April 21, 1926 (15th Parliament, 1st Session)


George Spence


Mr. SPENCE (Maple Creek):

I will tell
my hon. friend about that. We have a marketing organization known as the wheat pool. Affiliated with it are two other units, the Alberta pool and the Manitoba pool. The three are amalgamated in selling the wheat of the growers of western Canada through a central office. There are something like 100,000 growers in these organizations who will market this year 200,000,000 bushels of wheat. Just think of it I I am speaking of this because I wish to show that we have been leaving no stone unturned in the direction of putting our business of farming on a sound economical basis. We have organized ourselves in such a way that we have to a great extent eliminated much of the waste and inefficiency in distribution. Thanks to the services of our various activities, governmental and otherwise, we have been able to put our production on a very high plane indeed. It is only quite recently that we were able to follow that work up by putting our system of distribution on the same basis also. Now that work is going on, and to-day I do not know of a single farm commodity that is not marketed in that way. We have the wheat growers; the live stock men are organized; the poultry and egg producers; in fact, as I have already said, commodity organization is applicable to every farm commodity. We have been unremitting in our efforts to benefit our condition and have had marked success. Thanks to a beneficent Providence we have had for the last three or four years good crops which we have been able to market at good prices. The hon. member for South Wellington (Mr. Guthrie) saw fit recently to make an allusion in that regard and perhaps I may be permitted to read exactly what he said:
I say that Providence has blessed Canada during the past season with a wheat yield in the western provinces unsurpassed both in quality and quantity, a yield which is to-day commanding a good price in the markets of the world and this fact constitutes the most important feature of our commercial success.
I am glad that the hon. member referred to that matter and stated that the crops, particularly wheat, and agriculture as a whole, gave the greatest contribution to our com-
The Budget-Mr. Spence (Maple Creek)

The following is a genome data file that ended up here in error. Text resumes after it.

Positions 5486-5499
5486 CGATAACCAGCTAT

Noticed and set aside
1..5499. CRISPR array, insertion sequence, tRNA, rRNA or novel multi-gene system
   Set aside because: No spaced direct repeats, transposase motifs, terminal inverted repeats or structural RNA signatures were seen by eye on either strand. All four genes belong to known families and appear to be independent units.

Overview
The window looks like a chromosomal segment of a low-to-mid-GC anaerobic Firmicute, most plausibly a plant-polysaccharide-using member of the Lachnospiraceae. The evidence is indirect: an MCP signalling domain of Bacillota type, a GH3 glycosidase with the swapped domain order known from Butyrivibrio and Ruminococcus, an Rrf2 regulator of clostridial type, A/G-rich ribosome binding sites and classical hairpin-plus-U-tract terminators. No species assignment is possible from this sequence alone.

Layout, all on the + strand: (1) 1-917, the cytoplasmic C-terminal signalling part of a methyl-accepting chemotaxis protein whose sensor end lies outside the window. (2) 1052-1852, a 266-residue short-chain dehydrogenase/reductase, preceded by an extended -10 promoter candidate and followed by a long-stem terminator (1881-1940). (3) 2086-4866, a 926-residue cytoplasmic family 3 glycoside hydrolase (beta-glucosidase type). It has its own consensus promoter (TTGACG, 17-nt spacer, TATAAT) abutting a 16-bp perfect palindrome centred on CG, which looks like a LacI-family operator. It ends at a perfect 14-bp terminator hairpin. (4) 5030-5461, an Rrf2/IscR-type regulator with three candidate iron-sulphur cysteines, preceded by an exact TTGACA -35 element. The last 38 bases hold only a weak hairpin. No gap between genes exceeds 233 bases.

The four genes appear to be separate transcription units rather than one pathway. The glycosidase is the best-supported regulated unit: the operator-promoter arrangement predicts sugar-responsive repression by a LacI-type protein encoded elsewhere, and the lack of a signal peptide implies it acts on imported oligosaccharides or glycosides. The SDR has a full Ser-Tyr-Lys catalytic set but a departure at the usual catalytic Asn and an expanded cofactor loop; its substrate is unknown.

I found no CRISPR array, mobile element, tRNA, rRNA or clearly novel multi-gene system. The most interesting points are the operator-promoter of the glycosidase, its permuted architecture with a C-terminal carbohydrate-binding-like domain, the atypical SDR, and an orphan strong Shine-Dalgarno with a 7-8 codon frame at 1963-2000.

mercial success. When I come to the point, I wish to relate the great business of agriculture to the industries of manufacturing and mining. I think perhaps agriculture has not been brought forward in this House to such an extent as its importance demands. In my own province of Saskatchewan we have, roughly, $300,000,000 coming in from our wheat crop alone, and about one-half billion, in round figures, for all field crops. We have one billion and a half dollars coming into Canada as a whole from all agricultural products. An enormous amount of money comes pouring into the country in payment for the products of the land. We have three million people engaged in agriculture. We have the enormous amount, approximately, of three billion and a half dollars in actual money invested in the land in the western provinces. I am sometimes inclined to smile a little when I hear my hon. friends talking about industry and its importance. They speak of some shoe factory employing a few hundred men, or some automobile manufacturer employing a few thousand men, and turning out a few hundred thousand dollars worth of automobiles. It may not be common knowledge to hon. members of this House, but our dairy industry alone is worth more than the products of all the mines, gold and silver, and all the oil and gas wells in Canada. The amount of money received from dairy products exceeds the products of the mines and wells by a hundred million. The old brindle cow, chewing her cud on the farm in Saskatchewan, represents more wealth than all these other industries I have referred to.

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